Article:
Perihelion: An Online Journal of Poetry and Mayhem
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Adele Ne Jame

Work and the Gift of Opium

After days of variable winds and vog, this blanket of
sulfur and debris spewed from Kïlauea hangs over the island.

From my cabin on the ridge, the whole coastline is invisible—
it’s like being lost in heaven up here

but no anchor of angels and breathing is labored. Lungs craving
the easy air of the trades, the north wind

that makes the world shine, the banana leaves flutter and
sweep across my window all day long.

But the sky is taking its sweet time to clear— I wonder if  
the seabirds feel the oppression of grey around them.  Panicked,

fighting for air, beating their wings harder, do they head for home—
a congregation of their kind and the pungent smell of sea foam and fish.


Flaubert wrote to his lover probably on a day like this:  
dear friend,  read, do not dream.  The habit of stubborn work
releases an opium which lulls the soul.
And I remember Keats remembering Ruth
in tears amid the alien corn—that back breaking work of
gleaners in the field, the two women, a young widow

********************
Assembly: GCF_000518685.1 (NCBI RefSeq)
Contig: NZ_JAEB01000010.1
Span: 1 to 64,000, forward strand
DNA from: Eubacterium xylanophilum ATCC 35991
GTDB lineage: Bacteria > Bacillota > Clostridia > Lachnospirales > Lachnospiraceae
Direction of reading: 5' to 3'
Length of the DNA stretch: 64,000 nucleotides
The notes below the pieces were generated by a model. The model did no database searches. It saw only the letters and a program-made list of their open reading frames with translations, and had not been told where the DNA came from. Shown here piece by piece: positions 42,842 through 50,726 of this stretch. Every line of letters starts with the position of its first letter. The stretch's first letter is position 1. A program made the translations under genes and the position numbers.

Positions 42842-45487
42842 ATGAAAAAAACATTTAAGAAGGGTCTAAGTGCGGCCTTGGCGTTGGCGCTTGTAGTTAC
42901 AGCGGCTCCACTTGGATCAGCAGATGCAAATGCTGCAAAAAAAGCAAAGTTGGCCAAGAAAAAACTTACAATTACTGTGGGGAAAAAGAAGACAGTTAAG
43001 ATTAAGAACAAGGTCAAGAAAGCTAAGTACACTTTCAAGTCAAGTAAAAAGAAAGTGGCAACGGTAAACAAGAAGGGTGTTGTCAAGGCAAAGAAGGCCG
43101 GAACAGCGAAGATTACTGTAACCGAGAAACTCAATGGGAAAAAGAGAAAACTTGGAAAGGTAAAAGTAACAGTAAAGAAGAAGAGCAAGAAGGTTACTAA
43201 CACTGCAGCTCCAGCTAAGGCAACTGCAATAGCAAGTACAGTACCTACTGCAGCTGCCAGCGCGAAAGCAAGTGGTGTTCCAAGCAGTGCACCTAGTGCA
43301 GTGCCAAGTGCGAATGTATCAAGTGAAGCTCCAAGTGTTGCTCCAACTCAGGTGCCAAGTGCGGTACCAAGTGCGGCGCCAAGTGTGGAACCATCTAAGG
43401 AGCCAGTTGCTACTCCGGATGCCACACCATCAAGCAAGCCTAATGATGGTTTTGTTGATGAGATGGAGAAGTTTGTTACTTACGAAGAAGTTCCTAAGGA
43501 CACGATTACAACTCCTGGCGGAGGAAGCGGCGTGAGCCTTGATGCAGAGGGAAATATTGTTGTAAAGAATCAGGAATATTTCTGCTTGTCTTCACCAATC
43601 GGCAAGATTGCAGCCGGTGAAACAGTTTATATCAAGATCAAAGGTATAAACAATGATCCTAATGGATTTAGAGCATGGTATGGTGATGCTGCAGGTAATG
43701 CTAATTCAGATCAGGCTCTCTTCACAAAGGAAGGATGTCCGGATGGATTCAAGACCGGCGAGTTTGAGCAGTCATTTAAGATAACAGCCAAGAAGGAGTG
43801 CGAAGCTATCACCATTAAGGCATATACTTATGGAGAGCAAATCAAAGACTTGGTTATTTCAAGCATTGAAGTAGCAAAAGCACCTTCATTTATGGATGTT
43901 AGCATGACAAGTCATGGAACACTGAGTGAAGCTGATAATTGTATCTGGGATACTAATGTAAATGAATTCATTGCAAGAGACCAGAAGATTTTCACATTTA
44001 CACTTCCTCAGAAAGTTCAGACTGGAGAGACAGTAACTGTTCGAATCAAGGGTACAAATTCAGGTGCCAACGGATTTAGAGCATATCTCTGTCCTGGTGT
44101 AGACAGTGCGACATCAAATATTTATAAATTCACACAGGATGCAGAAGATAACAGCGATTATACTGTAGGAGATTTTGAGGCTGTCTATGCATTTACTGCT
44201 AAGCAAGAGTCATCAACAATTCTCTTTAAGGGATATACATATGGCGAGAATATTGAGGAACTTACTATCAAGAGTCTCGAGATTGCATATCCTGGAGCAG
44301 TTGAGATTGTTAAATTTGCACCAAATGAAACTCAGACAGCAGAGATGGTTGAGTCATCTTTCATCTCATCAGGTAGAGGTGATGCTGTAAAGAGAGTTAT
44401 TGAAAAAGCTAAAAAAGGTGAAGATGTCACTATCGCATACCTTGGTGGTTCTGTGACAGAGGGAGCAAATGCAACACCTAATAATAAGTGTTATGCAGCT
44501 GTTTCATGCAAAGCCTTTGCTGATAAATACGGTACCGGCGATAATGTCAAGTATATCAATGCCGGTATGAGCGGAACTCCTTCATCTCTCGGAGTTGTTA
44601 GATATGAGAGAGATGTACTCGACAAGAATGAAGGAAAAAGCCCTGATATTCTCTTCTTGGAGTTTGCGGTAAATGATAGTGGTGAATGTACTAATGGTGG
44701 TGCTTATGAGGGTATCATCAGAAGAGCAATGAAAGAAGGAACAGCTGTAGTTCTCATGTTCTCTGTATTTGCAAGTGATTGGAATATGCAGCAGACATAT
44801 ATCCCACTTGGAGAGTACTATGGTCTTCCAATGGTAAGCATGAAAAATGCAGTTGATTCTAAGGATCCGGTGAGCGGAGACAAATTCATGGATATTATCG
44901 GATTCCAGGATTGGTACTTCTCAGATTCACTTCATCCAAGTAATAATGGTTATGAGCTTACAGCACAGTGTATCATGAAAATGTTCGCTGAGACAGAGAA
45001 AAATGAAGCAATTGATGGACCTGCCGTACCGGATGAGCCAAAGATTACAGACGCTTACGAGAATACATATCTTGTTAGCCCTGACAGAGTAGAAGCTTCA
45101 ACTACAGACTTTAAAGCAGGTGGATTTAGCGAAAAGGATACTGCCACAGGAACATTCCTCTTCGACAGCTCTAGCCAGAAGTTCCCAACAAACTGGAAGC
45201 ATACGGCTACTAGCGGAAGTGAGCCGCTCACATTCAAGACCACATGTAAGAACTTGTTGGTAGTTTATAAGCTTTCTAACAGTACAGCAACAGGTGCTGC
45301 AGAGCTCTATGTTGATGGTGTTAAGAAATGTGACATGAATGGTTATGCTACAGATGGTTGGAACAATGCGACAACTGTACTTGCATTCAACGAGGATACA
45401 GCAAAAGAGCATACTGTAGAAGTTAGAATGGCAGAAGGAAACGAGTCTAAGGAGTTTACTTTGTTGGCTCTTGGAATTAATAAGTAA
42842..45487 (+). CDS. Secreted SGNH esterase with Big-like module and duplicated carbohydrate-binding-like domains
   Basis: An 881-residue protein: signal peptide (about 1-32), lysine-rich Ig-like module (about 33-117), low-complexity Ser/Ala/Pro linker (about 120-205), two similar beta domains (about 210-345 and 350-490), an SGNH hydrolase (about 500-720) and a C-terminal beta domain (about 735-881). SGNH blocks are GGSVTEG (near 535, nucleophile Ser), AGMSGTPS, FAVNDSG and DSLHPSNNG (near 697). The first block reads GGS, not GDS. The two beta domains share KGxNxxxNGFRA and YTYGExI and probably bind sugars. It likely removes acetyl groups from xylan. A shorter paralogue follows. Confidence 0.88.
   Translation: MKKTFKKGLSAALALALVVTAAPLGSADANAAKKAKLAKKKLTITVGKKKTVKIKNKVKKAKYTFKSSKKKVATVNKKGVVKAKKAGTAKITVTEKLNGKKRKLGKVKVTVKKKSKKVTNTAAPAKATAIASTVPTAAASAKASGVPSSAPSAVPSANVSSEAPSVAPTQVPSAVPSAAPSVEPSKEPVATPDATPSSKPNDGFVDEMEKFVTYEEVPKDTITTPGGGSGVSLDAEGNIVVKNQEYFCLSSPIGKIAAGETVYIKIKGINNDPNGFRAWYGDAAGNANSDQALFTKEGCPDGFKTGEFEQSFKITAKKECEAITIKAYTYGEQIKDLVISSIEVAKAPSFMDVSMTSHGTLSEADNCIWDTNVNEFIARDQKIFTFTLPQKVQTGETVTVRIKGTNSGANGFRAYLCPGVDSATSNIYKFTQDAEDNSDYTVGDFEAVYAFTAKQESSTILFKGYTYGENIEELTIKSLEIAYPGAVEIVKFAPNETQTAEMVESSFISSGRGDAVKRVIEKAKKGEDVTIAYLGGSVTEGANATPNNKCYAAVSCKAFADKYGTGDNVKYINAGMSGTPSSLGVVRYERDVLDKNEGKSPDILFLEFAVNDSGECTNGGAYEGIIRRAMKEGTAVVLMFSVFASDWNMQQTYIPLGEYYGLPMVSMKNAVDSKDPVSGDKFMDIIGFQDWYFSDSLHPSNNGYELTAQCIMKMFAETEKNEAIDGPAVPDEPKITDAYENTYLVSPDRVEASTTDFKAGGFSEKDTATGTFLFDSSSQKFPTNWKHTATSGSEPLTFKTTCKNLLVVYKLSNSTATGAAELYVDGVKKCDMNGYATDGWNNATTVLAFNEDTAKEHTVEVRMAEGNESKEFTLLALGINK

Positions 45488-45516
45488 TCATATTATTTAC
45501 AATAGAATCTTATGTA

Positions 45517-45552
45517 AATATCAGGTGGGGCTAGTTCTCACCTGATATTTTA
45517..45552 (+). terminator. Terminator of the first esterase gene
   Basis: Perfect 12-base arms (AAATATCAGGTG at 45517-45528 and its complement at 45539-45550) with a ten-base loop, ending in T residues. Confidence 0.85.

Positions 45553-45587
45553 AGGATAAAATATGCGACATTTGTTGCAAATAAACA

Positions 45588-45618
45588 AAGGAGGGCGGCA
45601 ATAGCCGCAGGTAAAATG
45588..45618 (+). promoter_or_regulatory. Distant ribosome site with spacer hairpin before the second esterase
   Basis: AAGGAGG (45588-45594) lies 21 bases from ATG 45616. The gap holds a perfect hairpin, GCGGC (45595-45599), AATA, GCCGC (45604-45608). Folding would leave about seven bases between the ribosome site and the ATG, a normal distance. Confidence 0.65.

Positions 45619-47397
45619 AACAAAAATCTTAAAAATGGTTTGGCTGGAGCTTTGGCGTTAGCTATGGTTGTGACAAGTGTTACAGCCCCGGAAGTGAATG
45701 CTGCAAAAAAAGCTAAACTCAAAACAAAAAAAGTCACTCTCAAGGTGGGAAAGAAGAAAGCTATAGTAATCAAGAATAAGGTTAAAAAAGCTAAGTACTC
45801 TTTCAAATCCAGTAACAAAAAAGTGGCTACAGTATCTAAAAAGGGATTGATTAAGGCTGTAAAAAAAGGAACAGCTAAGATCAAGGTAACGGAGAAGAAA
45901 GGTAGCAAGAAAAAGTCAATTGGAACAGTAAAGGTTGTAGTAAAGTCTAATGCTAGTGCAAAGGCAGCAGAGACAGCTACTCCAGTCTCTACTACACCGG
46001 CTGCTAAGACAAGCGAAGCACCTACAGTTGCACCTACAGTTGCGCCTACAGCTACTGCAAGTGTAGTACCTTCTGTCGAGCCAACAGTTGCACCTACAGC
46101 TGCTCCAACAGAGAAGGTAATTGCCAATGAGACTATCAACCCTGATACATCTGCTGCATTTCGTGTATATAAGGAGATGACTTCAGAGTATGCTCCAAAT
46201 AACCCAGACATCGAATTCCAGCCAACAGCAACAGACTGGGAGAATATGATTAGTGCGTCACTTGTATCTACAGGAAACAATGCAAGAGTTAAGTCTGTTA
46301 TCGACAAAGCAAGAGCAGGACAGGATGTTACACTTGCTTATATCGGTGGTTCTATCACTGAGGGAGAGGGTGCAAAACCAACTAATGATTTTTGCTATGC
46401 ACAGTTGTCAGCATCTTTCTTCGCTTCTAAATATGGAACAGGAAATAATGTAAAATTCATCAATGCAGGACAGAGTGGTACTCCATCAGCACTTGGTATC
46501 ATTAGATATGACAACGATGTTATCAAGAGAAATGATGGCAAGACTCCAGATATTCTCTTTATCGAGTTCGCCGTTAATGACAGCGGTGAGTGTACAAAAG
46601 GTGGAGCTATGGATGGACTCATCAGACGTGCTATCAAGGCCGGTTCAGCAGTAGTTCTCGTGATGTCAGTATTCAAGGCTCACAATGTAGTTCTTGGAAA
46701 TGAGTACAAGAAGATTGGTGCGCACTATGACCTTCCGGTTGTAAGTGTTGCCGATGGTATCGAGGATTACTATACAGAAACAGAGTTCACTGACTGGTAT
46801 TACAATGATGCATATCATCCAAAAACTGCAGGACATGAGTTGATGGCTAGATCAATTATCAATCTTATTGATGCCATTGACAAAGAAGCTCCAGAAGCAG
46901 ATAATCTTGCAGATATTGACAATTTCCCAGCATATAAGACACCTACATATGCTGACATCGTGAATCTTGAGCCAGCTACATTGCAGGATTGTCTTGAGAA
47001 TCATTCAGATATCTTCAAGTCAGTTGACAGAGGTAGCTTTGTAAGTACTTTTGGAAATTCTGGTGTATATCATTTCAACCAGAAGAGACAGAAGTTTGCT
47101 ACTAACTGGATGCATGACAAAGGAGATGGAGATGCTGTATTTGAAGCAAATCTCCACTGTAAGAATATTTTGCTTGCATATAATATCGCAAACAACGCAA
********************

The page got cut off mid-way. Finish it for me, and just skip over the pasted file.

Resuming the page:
and her mother-in-law, by force of will going on—
one loss after another, still going on.


My grandmother was crazy about that story,
read it often from her Arabic Bible early mornings
in the kitchen translating line by line for me.
There was Boaz, the wealthy landowner
riding his stallion through the fields with a stormy pride,
not noticing the woman there laboring in the hot sun.
But her intention set the course.  Her heart had settled on him.
There was nothing either could do after that.


Hard as it was, she listened to Naomi and
slept that night on the threshing floor—very near him
in secret.  At dawn she left one shoe as evidence.
Who really knows what happened
after the marriage— except they had a son:  Obed,
who had a son,  Jesse, and Jesse turned out to be
the father of King David.  Most think it a great love story—
find solace there or, at least, tenderness.


The writer--- he finished his letter to his lover:
Despair can be overcome by force of persistence and pride:  try.

Oh, on the darkest days when the friends we love have left us,
when the world, no matter how hard we try to see it,  

is obscured from inside or out, we have from the man
who labored all his life with words the imperative of only one: try.

And the promise of the drug that floods the brain on the heels of
the hard work that keeps us going.